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If you've wondered what differences there are between centipedes and millipedes, you've come to the right place. Today, we're going to discuss the similarities and differences between these two pests and give you some ideas about how to deter them from living in your home.


Centipedes and millipedes are both from the group Myriapoda, a subphylum of arthropods which refers to creatures that are terrestrial and have many legs. They are both considered moisture pests, and will prefer areas of a home that have a high humidity, weeping pipes, or water. Both of these creatures are able to climb walls and walk across ceilings.


While both centipedes and millipedes are myriapoda, they belong to different classes. Centipedes are of the Class Chilopoda, and millipedes are of the Class Diplopoda. The distinction between these two classes is in how many sets of legs can be found on each body segment. Centipedes (Chilopoda) have one pair of legs. Millipedes (Diplopoda) have two sets on most body segments.

Centipedes and millipedes have different diets. While millipedes are detritivores and feed mostly on decaying organic matter and the roots and leaves of seedling plants, centipedes have no interest in these things. Centipedes are carnivorous and predatory. They hunt other creatures, and use their venom to neutralize their prey. Inside a home, these creatures will be somewhat beneficial, in that they will kill and consume other undesirable pests, such as cockroaches, spiders, ants, silverfish, termites, and even bed bugs. But, they are by no means a satisfactory solution for any of these other pests.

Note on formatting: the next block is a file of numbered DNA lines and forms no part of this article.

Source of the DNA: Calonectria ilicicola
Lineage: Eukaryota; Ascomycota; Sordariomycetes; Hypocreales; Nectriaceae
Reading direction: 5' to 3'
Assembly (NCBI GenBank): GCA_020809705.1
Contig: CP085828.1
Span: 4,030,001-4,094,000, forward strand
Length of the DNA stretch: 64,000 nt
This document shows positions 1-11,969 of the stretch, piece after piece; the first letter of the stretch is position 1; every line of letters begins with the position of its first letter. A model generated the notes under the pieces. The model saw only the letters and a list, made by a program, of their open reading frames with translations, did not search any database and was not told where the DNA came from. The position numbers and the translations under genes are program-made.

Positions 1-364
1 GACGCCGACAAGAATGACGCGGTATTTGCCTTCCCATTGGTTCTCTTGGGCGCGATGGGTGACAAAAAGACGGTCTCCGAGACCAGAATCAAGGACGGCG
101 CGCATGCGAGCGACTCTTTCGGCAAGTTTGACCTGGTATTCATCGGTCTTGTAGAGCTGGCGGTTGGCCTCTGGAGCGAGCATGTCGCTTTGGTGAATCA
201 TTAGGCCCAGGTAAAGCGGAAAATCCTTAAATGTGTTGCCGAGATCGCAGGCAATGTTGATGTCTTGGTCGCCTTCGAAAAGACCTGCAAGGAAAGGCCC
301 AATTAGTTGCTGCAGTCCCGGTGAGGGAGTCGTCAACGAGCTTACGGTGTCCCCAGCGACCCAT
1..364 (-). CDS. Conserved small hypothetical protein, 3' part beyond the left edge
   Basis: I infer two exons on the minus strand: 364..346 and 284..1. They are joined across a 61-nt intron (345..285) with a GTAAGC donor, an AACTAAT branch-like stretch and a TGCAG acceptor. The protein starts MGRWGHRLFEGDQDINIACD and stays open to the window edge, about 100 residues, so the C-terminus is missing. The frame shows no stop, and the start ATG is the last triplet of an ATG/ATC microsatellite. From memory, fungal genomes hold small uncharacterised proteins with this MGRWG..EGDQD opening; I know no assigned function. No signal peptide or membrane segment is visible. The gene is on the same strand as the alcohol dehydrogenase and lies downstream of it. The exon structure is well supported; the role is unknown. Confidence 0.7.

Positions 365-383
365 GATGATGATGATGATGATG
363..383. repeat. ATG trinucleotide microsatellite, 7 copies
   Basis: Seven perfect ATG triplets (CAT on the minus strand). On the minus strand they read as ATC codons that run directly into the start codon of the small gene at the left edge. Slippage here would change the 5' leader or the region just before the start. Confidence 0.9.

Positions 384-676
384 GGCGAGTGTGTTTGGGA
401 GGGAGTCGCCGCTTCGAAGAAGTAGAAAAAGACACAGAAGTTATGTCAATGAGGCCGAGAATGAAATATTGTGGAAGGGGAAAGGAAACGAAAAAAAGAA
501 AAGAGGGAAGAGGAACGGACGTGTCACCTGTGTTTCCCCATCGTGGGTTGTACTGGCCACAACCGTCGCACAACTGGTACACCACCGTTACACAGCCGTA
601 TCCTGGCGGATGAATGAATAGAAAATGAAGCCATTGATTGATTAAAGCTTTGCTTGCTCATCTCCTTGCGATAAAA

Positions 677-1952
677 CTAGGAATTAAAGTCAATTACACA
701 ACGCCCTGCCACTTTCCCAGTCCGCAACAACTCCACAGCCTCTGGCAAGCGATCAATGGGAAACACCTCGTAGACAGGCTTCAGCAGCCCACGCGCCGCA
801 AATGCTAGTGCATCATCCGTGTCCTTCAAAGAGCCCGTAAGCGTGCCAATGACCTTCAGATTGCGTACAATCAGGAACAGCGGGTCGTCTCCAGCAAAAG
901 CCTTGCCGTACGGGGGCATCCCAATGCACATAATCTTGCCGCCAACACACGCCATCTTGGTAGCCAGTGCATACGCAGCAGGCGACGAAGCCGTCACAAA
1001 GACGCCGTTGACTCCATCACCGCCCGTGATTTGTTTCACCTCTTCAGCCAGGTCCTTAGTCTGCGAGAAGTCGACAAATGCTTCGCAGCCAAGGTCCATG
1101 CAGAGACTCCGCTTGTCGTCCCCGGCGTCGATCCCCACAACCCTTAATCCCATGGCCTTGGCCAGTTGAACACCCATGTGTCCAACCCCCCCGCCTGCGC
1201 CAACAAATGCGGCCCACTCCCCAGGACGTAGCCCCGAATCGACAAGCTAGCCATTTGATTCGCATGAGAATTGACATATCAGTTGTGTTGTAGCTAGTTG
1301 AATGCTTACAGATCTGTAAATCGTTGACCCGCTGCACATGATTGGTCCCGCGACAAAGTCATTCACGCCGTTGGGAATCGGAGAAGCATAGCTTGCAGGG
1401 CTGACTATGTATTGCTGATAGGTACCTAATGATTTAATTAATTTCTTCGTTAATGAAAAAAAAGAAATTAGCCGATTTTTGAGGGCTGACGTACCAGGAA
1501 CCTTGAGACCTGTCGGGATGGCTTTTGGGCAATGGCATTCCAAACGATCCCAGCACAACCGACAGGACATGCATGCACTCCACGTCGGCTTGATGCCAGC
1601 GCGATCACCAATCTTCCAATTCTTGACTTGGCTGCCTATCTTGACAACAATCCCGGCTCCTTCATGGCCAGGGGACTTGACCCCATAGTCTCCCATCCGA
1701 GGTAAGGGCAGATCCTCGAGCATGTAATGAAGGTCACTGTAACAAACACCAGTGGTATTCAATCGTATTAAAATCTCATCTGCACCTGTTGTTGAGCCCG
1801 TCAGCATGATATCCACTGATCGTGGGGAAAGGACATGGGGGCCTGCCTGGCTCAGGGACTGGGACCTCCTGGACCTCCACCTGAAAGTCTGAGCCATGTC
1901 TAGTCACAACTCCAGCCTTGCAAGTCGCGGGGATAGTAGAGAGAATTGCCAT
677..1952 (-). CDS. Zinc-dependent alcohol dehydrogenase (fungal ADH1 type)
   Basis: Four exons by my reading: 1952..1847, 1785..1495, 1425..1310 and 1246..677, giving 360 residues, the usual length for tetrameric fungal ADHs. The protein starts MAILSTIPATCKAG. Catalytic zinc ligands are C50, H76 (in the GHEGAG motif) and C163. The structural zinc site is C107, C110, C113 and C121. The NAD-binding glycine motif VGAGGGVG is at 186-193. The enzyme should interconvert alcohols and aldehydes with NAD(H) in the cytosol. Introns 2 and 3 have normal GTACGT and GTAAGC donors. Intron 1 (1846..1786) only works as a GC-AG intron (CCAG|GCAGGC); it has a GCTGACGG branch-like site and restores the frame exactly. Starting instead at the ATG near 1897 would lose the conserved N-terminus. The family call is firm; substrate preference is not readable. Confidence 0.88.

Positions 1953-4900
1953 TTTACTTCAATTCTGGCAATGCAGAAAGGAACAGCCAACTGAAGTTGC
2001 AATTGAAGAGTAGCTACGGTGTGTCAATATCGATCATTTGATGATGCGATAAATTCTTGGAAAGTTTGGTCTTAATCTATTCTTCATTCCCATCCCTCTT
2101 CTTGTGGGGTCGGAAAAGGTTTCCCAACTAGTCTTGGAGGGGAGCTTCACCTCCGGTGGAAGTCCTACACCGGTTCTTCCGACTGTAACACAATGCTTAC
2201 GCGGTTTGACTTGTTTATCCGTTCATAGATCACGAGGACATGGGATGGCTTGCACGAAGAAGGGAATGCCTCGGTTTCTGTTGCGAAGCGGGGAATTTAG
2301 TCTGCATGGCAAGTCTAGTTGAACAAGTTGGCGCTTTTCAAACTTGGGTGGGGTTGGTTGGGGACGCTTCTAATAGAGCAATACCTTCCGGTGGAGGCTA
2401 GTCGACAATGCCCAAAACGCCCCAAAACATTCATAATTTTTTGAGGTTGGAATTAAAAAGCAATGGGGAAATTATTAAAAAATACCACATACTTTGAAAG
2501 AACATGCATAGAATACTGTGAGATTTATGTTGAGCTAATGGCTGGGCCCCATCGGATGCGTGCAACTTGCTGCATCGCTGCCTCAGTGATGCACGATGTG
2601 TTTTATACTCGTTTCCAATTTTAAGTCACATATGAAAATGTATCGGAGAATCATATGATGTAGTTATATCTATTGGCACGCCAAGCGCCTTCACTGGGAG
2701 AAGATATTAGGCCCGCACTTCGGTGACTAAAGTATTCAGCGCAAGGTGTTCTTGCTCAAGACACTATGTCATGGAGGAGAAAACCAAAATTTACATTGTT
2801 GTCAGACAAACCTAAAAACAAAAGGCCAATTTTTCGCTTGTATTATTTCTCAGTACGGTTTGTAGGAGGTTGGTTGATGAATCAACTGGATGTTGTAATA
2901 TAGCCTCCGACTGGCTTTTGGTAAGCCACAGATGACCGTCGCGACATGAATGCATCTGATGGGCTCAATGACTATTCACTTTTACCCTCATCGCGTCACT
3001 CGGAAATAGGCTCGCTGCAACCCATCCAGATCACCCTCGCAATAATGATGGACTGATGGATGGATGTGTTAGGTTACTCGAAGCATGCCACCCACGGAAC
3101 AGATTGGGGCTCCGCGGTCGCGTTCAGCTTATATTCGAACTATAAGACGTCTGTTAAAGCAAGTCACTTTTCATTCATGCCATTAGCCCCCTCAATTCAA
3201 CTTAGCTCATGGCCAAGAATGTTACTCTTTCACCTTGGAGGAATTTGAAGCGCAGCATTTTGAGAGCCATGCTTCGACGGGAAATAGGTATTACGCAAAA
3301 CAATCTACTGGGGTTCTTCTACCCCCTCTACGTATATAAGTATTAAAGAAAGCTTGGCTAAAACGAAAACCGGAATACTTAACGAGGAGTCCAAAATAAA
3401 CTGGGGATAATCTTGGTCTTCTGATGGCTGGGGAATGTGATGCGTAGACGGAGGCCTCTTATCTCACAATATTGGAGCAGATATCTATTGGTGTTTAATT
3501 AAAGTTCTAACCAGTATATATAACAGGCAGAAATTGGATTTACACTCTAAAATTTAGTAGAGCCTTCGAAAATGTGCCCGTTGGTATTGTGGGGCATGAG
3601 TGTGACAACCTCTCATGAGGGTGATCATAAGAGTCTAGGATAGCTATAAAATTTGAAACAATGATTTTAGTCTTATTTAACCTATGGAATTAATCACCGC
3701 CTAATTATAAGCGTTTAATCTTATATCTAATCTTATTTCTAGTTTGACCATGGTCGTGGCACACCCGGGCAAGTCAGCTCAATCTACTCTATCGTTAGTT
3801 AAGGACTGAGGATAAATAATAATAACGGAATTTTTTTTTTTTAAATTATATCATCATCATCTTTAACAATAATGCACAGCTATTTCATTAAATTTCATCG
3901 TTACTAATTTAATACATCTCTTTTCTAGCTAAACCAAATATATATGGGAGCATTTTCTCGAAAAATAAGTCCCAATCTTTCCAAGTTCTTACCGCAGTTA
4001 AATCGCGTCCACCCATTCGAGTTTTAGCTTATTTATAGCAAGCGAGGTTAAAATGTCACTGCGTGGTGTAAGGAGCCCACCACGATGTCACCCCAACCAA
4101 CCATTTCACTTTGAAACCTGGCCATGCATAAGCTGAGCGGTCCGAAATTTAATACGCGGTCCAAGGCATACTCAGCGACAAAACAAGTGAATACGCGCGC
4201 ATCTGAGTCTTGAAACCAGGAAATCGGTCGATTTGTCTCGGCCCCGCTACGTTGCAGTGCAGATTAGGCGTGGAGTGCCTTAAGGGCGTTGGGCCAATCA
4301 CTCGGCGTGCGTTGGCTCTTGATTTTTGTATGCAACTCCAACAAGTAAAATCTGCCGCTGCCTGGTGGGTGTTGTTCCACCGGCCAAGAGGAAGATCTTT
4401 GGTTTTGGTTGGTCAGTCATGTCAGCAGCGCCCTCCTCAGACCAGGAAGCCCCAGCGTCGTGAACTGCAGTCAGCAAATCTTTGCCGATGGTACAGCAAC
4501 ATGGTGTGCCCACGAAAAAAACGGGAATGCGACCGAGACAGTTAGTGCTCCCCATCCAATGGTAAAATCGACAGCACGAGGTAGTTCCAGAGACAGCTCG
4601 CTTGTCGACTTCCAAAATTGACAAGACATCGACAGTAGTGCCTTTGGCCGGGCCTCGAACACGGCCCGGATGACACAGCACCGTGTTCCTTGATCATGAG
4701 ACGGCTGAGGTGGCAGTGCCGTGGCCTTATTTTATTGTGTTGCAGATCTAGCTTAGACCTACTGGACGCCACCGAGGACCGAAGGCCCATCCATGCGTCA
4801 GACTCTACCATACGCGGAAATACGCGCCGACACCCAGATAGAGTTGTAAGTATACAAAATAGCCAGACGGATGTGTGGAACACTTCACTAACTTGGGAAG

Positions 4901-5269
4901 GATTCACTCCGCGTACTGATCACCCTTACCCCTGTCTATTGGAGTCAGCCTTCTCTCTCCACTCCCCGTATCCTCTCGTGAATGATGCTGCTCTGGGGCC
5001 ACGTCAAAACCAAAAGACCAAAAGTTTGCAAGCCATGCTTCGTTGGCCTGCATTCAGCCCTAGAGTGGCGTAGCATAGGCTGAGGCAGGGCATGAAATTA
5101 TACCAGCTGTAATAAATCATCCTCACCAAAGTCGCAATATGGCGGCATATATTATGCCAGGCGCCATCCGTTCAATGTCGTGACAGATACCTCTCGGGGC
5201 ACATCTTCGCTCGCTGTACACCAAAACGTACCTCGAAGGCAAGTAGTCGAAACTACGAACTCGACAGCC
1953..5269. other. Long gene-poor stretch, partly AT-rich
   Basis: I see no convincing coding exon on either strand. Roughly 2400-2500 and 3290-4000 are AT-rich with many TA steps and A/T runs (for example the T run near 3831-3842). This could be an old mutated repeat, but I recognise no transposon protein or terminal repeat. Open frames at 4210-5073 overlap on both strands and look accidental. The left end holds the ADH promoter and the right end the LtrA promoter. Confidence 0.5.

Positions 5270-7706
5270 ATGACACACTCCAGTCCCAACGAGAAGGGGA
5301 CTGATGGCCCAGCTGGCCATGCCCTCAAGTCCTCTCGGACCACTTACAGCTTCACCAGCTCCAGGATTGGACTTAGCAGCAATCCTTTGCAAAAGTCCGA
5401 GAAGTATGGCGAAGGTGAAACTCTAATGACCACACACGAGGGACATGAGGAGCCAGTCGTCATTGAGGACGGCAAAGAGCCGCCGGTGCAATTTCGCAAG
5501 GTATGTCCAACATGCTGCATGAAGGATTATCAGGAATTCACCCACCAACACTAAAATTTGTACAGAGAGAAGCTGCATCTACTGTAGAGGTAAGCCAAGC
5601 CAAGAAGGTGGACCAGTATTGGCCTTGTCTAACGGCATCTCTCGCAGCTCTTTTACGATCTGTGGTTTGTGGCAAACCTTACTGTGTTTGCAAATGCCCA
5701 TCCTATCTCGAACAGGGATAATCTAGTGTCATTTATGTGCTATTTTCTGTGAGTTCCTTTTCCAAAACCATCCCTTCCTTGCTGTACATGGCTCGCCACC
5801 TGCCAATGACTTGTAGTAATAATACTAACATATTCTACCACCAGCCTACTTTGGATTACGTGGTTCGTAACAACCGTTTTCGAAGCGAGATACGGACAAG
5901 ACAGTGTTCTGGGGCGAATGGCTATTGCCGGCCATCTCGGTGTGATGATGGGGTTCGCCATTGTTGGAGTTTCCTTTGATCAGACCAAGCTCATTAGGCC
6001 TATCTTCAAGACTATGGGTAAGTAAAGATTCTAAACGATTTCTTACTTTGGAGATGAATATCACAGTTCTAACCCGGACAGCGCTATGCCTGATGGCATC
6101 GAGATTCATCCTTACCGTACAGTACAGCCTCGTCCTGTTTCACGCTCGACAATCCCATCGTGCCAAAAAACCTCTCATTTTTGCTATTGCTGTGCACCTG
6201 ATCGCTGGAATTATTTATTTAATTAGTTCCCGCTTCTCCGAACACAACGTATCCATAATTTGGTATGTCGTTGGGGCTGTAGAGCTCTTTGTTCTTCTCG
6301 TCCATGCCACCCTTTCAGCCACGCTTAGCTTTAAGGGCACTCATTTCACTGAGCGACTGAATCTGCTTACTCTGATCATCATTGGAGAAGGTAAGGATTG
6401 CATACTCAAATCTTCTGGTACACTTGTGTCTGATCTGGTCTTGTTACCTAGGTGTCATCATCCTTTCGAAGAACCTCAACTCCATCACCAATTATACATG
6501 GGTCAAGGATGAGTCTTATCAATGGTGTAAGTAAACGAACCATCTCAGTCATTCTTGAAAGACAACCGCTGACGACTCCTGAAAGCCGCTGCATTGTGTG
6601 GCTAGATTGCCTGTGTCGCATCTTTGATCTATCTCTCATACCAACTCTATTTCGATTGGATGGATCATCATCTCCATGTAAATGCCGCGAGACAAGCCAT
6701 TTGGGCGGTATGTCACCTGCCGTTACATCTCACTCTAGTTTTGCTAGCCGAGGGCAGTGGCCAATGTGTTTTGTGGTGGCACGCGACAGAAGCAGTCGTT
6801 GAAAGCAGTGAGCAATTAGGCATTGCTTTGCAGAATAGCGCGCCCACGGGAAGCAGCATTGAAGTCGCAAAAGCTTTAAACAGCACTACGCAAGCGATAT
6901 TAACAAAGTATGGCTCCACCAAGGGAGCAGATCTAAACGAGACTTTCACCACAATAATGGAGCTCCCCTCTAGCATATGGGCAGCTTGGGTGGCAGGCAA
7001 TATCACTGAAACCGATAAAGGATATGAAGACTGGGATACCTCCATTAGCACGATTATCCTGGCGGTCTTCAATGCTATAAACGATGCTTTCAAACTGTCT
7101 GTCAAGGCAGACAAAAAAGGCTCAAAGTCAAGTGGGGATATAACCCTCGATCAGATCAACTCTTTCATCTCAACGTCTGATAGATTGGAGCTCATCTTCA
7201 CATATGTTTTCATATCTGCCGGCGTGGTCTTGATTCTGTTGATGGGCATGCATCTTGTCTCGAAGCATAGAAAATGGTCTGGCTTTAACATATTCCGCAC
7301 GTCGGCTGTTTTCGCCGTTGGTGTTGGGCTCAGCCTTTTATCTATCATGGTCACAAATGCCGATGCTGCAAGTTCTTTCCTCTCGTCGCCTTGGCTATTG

Centipedes move quickly. Millipedes do not. You are much more likely to be startled by a centipede on your wall.

The legs of a centipede shoot out to the sides. Millipedes have legs that shoot straight down from their body segments.

You can handle a millipede with no danger. But, it is unwise to handle centipedes. The bite from a centipede can be painful, though not medically important.


Centipedes and millipedes can be deterred in the same way.

  • Make sure all window and door screens are in good working order.

  • Make sure all weather stripping and door sweeps make good contact.

  • Repair damaged mortar around basement windows.

  • Seal holes or gaps in exteriors walls using a caulking gun, until those areas can be properly repaired.

  • Use dehumidifiers and fans to keep basement areas dry.

  • Get ongoing pest control from a certified pest professional.

If you live in our Tennessee service area, reach out to us. All-American Pest Control offers affordable and effective pest solutions for a wide range of invasive bugs. Ask us about our no-obligation, free, home evaluations, and get started today.

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